• Does the freelancer live overseas? If so, are you setting yourself up to pay an extra month of salary each year. Because many countries require 13-month pay.

Avoid using “hire,” “employ,” or other dirty words unless you want an employee.

Instead, use “contract with,” “select,” “retain the services of,” etc. to procure the services of an individual freelancer.

Experienced business lawyers prepare independent contractor agreements to prevent employment. Yet business owners should stop referring to those workers using employment terms like “hire.”

How To Extend A Contract Deadline

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contract deadline extensionSometimes it makes sense to extend a contract deadline, i.e. a delay in one or both parties’ performance.

If an extension makes sense, how do you do it?

After negotiating the terms of the extension, get the details in writing signed by the parties. Ideally, it’s a simple written amendment to the contract that leaves other provisions untouched and enforceable.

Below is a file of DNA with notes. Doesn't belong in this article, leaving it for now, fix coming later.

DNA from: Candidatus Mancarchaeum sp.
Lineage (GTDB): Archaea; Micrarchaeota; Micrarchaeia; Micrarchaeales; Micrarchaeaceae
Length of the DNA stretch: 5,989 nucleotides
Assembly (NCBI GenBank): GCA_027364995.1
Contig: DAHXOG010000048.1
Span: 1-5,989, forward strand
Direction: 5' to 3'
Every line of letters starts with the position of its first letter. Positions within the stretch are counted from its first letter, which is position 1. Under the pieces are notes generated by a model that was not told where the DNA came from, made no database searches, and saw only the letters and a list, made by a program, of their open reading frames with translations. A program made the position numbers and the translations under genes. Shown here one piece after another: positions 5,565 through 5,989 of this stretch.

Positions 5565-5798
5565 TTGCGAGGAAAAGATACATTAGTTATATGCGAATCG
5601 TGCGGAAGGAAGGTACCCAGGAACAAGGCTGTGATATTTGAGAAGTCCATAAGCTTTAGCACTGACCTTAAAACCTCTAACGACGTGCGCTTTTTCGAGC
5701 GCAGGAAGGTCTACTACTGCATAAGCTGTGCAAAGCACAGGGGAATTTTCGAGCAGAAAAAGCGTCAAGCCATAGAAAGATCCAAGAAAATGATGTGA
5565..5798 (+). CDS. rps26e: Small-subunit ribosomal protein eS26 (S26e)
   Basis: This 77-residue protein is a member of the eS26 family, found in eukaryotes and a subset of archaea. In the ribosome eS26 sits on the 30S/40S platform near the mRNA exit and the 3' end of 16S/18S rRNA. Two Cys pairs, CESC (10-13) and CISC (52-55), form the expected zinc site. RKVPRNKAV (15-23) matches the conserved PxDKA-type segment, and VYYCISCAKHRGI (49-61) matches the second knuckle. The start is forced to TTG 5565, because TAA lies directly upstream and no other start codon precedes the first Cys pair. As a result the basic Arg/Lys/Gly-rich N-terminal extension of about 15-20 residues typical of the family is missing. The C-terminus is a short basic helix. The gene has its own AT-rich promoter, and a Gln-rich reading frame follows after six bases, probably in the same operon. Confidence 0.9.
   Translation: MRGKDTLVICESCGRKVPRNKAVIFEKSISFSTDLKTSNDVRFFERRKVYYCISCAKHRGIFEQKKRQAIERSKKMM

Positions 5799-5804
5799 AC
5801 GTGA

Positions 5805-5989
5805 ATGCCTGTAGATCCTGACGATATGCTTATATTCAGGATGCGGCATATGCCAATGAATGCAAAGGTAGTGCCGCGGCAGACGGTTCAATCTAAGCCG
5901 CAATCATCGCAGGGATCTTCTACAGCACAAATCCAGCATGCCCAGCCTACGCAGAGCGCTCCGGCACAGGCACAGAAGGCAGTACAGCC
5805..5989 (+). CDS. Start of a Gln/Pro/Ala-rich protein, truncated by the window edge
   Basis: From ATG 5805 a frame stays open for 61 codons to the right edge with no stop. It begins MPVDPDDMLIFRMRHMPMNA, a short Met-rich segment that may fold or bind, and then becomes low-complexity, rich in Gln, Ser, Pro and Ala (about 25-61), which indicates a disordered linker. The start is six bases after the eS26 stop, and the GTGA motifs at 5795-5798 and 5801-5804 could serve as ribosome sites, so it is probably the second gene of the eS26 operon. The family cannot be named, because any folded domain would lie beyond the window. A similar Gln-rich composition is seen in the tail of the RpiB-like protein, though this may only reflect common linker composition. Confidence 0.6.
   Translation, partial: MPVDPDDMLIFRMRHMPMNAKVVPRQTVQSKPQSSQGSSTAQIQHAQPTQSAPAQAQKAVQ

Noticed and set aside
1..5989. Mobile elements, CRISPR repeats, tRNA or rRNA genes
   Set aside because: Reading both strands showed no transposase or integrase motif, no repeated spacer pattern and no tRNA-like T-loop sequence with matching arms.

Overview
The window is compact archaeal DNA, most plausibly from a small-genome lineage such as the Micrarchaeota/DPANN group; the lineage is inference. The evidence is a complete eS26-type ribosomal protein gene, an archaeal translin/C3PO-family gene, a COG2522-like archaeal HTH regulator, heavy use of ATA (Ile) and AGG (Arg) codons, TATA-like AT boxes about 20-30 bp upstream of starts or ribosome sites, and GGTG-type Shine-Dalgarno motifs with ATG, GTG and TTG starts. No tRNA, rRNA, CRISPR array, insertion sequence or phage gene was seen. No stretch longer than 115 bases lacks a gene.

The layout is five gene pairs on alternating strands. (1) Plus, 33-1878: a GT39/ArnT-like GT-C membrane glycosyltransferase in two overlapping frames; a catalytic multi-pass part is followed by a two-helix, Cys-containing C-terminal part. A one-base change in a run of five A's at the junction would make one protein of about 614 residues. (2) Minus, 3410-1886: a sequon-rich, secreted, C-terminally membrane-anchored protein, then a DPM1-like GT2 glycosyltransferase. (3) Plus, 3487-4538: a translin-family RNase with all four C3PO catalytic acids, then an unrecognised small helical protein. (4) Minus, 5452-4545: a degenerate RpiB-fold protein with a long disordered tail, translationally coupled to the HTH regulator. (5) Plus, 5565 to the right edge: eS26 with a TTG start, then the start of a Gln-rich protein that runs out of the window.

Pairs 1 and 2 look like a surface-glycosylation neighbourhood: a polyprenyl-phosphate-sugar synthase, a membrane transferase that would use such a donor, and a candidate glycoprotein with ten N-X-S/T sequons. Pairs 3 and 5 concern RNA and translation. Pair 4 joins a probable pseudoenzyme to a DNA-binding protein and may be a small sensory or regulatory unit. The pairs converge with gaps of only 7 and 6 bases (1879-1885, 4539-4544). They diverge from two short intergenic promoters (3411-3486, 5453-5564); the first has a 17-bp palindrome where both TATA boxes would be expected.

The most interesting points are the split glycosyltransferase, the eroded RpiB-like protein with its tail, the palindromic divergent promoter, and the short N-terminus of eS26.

Unfortunately, many business owners try to modify a contract informally by a verbal “handshake agreement” or exchanging some emails that don’t adequately describe what’s being agreed to.

This leads to confusion and often anger. And if one party feels screwed by the informal changes made, it’s a recipe for breach of contract and a lawsuit.

Instead, you’ll have an experienced business lawyer prepare the amendment for you to sign. That reduces the legal dangers while giving you what you want when you extend a contract deadline.

What if there are many issues that need to be changed in addition to the deadline extension?

Related Article: When Should You Not Use Contracts

In those types of situations, it often makes sense to have an amended and restated agreement. This will be the original agreement with the changes made in the document itself. The parties will sign the amended and restated agreement showing the terms and conditions you want now.